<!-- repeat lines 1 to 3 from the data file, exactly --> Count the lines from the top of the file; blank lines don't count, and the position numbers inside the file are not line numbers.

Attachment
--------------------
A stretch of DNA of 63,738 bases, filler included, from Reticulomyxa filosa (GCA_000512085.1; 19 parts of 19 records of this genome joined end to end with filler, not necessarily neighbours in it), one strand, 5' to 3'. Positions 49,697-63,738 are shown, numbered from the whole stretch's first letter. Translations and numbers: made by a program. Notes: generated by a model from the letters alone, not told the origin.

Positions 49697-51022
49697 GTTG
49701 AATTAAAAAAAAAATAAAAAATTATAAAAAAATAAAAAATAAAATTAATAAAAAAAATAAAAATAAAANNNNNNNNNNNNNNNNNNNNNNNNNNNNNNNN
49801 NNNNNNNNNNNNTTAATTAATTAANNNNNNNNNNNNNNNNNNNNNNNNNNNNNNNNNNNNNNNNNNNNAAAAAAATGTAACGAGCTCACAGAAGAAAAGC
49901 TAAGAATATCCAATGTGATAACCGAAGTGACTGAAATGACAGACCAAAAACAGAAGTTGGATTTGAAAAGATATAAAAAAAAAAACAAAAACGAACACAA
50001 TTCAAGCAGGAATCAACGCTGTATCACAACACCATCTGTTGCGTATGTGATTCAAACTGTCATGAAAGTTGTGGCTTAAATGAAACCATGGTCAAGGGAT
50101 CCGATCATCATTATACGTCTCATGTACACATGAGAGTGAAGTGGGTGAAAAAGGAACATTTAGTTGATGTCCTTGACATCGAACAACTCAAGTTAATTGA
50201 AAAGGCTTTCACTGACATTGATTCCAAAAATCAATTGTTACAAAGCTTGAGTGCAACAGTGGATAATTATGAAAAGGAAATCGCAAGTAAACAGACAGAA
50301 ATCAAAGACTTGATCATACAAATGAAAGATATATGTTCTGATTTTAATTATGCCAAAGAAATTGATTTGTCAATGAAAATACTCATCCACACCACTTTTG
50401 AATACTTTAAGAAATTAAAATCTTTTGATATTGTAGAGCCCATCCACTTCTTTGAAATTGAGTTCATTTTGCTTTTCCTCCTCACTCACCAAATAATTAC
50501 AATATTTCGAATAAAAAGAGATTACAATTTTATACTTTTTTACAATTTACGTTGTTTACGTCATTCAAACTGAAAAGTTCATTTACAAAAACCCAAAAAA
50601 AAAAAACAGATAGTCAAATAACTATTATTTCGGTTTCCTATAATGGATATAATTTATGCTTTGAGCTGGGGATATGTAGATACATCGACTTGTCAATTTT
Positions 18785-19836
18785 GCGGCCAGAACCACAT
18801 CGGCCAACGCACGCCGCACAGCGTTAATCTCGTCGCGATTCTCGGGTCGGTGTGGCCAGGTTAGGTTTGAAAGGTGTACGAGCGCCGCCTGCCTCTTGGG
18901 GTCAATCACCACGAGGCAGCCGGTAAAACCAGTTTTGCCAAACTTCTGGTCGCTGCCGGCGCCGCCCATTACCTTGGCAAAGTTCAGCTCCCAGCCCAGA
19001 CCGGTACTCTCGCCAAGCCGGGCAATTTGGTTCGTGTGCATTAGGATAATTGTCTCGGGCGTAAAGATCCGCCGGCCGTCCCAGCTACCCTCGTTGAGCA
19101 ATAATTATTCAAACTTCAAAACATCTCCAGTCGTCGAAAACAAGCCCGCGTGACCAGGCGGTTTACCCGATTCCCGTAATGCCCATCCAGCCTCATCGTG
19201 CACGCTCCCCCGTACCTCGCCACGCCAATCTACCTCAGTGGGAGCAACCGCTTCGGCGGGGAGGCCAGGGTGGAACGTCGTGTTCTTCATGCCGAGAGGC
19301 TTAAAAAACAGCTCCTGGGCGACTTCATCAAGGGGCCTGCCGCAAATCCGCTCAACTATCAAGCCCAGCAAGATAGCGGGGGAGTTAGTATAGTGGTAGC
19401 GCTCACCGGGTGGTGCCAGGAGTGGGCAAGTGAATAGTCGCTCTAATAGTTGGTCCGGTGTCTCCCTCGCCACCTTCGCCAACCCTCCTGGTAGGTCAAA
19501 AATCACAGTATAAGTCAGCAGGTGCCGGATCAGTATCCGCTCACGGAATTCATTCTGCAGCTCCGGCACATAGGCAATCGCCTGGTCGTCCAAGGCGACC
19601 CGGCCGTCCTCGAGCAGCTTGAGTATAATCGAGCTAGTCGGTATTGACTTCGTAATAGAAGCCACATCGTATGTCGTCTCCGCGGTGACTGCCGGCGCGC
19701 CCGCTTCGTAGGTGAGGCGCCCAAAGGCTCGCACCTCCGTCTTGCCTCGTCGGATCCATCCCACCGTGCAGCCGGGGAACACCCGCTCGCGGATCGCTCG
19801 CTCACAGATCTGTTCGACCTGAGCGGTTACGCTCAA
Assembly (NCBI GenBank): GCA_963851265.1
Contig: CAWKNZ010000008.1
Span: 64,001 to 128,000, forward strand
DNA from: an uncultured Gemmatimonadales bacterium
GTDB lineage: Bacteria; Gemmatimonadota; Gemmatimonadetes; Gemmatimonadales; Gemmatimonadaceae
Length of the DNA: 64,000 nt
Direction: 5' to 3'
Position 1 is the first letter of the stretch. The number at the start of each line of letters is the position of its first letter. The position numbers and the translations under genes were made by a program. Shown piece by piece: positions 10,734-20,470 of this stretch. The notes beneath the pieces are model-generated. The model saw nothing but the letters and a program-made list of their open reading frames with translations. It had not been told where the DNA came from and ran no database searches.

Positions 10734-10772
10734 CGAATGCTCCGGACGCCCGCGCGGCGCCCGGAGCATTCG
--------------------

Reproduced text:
A stretch of DNA of 63,738 bases, filler included, from Reticulomyxa filosa (GCA_000512085.1; 19 parts of 19 records of this genome joined end to end with filler, not necessarily neighbours in it), one strand, 5' to 3'. Positions 49,697-63,738 are shown, numbered from the whole stretch's first letter. Translations and numbers: made by a program. Notes: generated by a model from the letters alone, not told the origin.

Positions 49697-51022
49697 GTTG